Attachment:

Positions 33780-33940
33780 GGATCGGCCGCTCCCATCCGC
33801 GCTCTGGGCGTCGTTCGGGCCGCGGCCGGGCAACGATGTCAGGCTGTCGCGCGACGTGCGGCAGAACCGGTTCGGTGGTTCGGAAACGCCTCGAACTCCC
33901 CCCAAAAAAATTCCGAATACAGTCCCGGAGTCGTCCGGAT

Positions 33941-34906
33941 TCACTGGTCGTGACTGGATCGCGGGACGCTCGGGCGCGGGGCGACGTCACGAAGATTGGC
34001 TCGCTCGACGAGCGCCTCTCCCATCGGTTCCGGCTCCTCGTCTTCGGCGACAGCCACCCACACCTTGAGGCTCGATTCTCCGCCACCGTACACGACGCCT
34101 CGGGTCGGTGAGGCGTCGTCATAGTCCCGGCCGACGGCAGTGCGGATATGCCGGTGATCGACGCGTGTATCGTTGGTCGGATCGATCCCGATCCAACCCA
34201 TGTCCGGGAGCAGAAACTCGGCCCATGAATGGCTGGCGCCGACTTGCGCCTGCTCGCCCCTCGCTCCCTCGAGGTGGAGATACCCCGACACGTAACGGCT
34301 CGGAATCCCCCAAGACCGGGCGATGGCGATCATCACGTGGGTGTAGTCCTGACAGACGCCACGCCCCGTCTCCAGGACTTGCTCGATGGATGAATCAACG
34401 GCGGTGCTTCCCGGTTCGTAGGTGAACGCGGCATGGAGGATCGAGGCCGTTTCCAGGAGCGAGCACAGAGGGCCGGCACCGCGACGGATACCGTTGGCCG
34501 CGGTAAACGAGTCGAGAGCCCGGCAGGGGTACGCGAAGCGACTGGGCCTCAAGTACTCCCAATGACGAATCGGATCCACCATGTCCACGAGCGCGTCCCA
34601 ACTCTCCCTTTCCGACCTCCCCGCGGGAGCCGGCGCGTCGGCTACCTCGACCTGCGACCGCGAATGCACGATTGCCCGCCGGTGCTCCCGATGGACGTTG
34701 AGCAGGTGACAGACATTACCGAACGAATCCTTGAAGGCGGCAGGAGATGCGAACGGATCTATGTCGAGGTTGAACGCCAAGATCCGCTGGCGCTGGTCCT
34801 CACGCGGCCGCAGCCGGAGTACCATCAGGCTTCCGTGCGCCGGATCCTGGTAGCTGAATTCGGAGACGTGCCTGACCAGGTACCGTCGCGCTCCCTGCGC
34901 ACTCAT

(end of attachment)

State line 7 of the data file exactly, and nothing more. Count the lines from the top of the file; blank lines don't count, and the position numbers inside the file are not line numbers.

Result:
34001 TCGCTCGACGAGCGCCTCTCCCATCGGTTCCGGCTCCTCGTCTTCGGCGACAGCCACCCACACCTTGAGGCTCGATTCTCCGCCACCGTACACGACGCCT